Naming the Moons of Pluto

[ 1 ] Comment

The naming of a moon is a rare privilege for any astronomer. Fewer than 200 moons have been discovered orbiting the Solar System’s planets (dwarf or otherwise).

Over the centuries, the astronomical community has established standards for the naming of moons. Most names come from ancient mythologies. The moons of Uranus are the exception, with names coming primarily from the works of William Shakespeare.

These rules ensure that newly-discovered moons receive names that have already stood the test of time. The same names will still be in use centuries and even millennia from now. Whereas today’s literature might be long forgotten, we can be confident that future generations of astronomers (and maybe even astronauts) will still recall the stories from Mount Olympus and Stratford-upon-Avon.

I suspect these naming traditions did not arise by accident. For whatever reason, we humans seem to have a deep-seated, pre-scientific need to interpret the night sky in terms of stories. Naturally, we choose the big stories, involving grand themes, great powers and deep mysteries.

I was previously involved in the naming of three moons: Pan at Saturn, plus Mab and Cupid at Uranus. In each case, the process was simple and straightforward. We pulled out our dusty old copies of Bullfinch’s Mythology or the Riverside Shakespeare and started browsing. (In each case, I also experienced a wistful regret that I had not spent more time studying literature in college, back when I still had the opportunity.)

When we announced the discoveries of Pluto’s fourth and fifth moons, it became clear to me that the naming process might have to be different. This time, I received hundreds of spontaneous, unsolicited suggestions. I suspect that some of the world’s affection for Pluto comes from its so-called “demotion” to dwarf planet status. Perhaps it is also because the names of Pluto’s moons are all associated with Hades and the Underworld, the stuff of so many of our most primal fears. Whatever the reason, the discovery team has decided that it would be unfair to keep the naming process to ourselves.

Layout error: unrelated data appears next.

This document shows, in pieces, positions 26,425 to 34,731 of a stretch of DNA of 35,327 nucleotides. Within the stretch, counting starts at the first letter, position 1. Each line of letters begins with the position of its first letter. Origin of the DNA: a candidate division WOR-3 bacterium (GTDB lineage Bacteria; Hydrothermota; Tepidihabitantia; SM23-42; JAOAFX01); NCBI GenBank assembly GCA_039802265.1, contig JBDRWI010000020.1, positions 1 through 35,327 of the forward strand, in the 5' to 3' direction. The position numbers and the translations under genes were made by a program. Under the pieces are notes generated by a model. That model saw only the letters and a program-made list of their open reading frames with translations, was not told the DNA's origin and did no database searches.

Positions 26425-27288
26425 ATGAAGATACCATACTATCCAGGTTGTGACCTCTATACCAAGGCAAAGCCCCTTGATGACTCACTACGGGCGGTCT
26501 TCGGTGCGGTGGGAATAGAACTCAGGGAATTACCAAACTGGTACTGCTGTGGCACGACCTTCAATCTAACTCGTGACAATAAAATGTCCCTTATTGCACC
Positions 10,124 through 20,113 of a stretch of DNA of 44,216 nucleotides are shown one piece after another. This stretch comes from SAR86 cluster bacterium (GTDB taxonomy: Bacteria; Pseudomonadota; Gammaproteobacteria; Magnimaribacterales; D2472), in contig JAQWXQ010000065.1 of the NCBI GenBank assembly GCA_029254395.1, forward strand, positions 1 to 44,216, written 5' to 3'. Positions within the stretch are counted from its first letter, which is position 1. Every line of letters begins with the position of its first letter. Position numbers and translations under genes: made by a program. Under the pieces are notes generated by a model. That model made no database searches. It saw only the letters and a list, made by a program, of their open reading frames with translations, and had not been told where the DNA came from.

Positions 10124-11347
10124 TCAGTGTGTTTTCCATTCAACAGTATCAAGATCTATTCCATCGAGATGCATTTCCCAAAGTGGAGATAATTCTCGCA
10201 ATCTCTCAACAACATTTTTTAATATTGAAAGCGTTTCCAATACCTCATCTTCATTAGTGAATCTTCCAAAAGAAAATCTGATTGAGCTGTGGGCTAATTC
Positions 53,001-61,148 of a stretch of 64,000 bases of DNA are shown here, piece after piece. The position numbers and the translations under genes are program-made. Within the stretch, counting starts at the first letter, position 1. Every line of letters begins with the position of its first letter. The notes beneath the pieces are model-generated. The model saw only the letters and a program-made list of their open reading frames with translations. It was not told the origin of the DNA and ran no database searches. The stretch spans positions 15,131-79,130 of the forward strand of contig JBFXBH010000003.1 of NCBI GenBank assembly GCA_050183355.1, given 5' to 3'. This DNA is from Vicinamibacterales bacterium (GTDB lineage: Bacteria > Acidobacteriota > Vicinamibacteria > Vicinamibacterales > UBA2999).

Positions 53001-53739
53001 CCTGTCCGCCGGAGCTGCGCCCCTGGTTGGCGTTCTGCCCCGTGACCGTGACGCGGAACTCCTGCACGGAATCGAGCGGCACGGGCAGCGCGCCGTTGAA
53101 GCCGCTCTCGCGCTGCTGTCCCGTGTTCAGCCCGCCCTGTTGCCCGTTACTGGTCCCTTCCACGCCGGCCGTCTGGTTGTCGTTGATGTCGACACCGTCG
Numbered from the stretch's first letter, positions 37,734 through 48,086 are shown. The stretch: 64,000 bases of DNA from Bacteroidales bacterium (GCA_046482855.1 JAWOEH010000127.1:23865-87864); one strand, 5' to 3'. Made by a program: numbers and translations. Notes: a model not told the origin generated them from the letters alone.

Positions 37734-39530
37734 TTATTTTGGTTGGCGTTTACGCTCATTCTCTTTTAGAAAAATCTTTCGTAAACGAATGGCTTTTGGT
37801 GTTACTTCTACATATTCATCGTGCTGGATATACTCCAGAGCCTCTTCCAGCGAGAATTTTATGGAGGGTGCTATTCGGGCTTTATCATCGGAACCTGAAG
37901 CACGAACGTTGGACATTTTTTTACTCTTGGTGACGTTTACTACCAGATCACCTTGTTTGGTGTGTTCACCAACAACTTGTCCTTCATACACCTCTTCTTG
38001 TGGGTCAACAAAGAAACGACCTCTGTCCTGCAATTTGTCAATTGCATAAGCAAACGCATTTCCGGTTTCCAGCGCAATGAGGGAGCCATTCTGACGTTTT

Starting today, we are trying something new. We are asking the public to help us name the moons. Visit plutorocks.seti.org and tell us what you think. We have seeded the ballot with a few names, or you can propose your own. The names will still have to be approved by the International Astronomical Union, but we will use your votes to help us decide the names we propose.

Please join us in adding the next chapter to the story of Pluto.

About Mark Showalter

Planetary astronomer Mark Showalter studies the dynamics of rings and small moons in the Solar System. Known for his persistence in planetary image analysis, Mark's early work with Voyager data led to the discoveries of Jupiter's faint, outer "gossamer" rings and Saturn's tiny ring-moon, Pan. His work with the Hubble Space Telescope starting in 2003 has led to the discoveries of "Mab" and "Cupid," small moons of Uranus now named after characters from Shakespeare's plays. His work also revealed two faint outer rings of dust encircling the planet. In 2011, Mark initiated a Hubble observing program focused on Pluto, which has led to the discoveries of two tiny moons. Their names, "Kerberos" and "Styx", were selected through an international naming campaign. Most recently, Mark discovered the 14 known moon of Neptune, which is designated "S/2004 N 1" until its permanent name can be selected. He is a co-investigator on NASA's Cassini mission to Saturn and its New Horizons mission to Pluto.

One Response to Naming the Moons of Pluto

  1. […] [el creador de Star Trek] había leído los clásicos)”, escribió en tono humorístico en su blog Mark Showalter, científico del Instituto SETI. “Gracias a William Shatner por la sugerencia” Sin […]